Mr. Klmbel proposed toasts to President
Roosevelt and President Loubet, which the
guests honored standing.
The election of officers for the coming
year resulted as follows: President, Henry
Cahard; first vice president, Charles F.
Greene; second vice president, N. S. Bal
biga. INSIST UPON A GUARANTEE
Veaeanelaa Blockade to Be Continued
latll Castro Knrnlshea Good
BERLIN, Jan. 17. In the negotiations
which sre about to begin at Washington,
Great Britain and Germany are determined
that the condition of arbitration be that
President Castro pay or give collateral se
curity, for sums already specified.
The power will not consent to raise the
blockade until Venezuela complies with this
condition. The allies place the responsi
bility for further delay upon Venezuela.
Baron Speck von Sternberg dined with
Emperor William yes'erday and will sail
on the Hamburg-American steamer Auguste
Victoria from Hamburg on January 20.
PARIS, Jan. 17. A dispatch from Caracas
to the Mstln ' says five bakers have closed
their shops owing to the scarcity of flour.
Several subscribers to the government
loan have paid In a fourth of the sum as
signed to them, among them the president
himself. Th dUpatch also asserts that
the Italian house of Boccsrdo declined to
subscribe, whereupon the payment for their
license to trade was ralstd from 3,000 to
16,000 bolllvars. Boccardo, In consequence,
closed his shops and 250 workmen were
thrown out of work.
i SWEDISH RIKSDAG OPENED
Government Proposes to Abolish Doty
oa Cora aad Thanks Char
itable for Help.
STOCKHOLM, Jan. 17. The Riksdag
opened today. The speech from ths throne
announced that the government was con
sidering bills for the reorganization of the
consular service, an extenalon of the par
liamentary franchise, the Introduction of a
duty on malt and ths raising of th duly
on all spirits.
It is estimated that the duty on malt
and spirits will produrs $1.9,828,206. On ths
other hsnd, the government proposed to
abolish the duty on corn, which will entail
a reduction of revenue of $140,625.
The speech referred gratefully to the
generosity displayed at borne and abroad
for ths relief of the sufferers from fsmln
In northern Sweden. .,
Saltan la Not Defeated.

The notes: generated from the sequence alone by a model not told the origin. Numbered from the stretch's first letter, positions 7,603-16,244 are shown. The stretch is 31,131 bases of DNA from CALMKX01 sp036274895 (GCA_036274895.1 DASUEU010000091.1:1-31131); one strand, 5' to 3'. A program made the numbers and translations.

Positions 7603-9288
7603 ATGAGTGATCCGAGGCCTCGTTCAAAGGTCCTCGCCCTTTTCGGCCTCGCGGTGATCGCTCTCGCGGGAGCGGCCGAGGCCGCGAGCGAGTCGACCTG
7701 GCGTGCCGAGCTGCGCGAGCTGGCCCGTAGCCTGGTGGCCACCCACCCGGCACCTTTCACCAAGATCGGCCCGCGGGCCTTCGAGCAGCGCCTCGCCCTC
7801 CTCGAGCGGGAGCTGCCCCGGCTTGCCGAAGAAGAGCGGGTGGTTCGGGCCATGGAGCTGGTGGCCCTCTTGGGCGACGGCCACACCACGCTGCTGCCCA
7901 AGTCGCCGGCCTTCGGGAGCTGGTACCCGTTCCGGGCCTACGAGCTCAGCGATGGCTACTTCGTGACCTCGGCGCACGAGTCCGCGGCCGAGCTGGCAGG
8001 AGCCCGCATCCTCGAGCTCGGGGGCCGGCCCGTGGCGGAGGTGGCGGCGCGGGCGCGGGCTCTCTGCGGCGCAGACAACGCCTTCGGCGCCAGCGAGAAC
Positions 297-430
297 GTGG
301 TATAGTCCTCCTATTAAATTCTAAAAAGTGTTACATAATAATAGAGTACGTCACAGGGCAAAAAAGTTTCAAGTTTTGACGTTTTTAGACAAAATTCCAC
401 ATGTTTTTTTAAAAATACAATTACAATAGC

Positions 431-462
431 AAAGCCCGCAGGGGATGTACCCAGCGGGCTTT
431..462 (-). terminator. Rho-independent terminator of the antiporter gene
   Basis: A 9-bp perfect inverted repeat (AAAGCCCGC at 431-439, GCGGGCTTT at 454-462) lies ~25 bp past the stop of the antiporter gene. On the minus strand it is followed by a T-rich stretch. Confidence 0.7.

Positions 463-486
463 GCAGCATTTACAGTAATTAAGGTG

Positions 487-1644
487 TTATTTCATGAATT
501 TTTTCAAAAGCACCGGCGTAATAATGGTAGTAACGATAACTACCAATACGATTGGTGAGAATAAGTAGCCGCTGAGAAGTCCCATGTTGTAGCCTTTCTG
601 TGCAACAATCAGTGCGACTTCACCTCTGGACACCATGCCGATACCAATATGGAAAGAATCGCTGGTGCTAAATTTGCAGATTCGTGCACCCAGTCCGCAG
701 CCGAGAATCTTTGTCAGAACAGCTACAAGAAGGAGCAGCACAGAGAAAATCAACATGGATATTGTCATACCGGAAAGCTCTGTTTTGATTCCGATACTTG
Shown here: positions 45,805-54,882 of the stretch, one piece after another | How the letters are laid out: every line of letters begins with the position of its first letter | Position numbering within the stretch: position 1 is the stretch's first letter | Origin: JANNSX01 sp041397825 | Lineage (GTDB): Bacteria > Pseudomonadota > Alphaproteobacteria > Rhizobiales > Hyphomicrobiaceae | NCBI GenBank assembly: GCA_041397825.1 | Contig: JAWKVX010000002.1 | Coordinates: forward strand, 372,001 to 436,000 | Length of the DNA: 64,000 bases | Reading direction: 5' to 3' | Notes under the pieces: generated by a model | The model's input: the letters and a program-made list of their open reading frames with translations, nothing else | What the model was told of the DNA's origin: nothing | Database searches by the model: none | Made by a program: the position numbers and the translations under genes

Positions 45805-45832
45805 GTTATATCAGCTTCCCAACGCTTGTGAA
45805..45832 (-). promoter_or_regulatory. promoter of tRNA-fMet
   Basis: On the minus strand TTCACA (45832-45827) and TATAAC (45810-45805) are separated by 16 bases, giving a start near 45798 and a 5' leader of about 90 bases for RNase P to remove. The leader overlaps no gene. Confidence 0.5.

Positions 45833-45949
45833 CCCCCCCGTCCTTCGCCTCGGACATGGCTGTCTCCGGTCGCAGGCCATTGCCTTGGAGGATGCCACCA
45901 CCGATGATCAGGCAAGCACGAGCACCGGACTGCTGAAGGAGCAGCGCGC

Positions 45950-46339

TANGIER, Jsn. 17. Information has
reached be' thtt the sultan's troops met
the force-, of the pretender on January 13
It waa, tjowever, only an outpost affair and
there were few casualties The sultan did
not meet with a general disaster, as bat
been rumored. A serious engagement, bo
j ever, msy follow at any moment. The
foreign minister sent a clrrular to the
foreign representatives teday warning them
to Instruct their countrymen to withdraw
from certain district where the sultan con
templates pursuing punitive expeditions and
advising them that the Moroccan govern
ment will not hold Itself responsible for the
safety of foreigners In those region.
GERMANS "TeAVING RUSSIA
Denied the Prltlleaes and F.semptlona
"Enjoyed In the Past by
(Copyright, 1! . by Press Publishing Co.)
MOSCOW, KusMa. Jan. 17. (New York
World Cablepram Special Telegram.) A
thousand families of German colonist In
Russia, especially In the south and west,
are preparing to emigrate. The privileges
granted at the beginning of tne laai cen- .
tury. which Induced many thousand Oer- I
mans to come to Russia, are being taken I
away, and obstacle after obstacle Is being
placed In the way of advancement. A re
rent enactment forbids a German colonist
to buy mere than 150 acres of land, al
though Russians and Poles In the same
neighborhood may buy without limit. An
other regulation makes the teaching of
Russian obligatory In German colonial
schools. But the measure wmeh hits the
colonists hardest Is the one requiring com
pulsory military service, from which they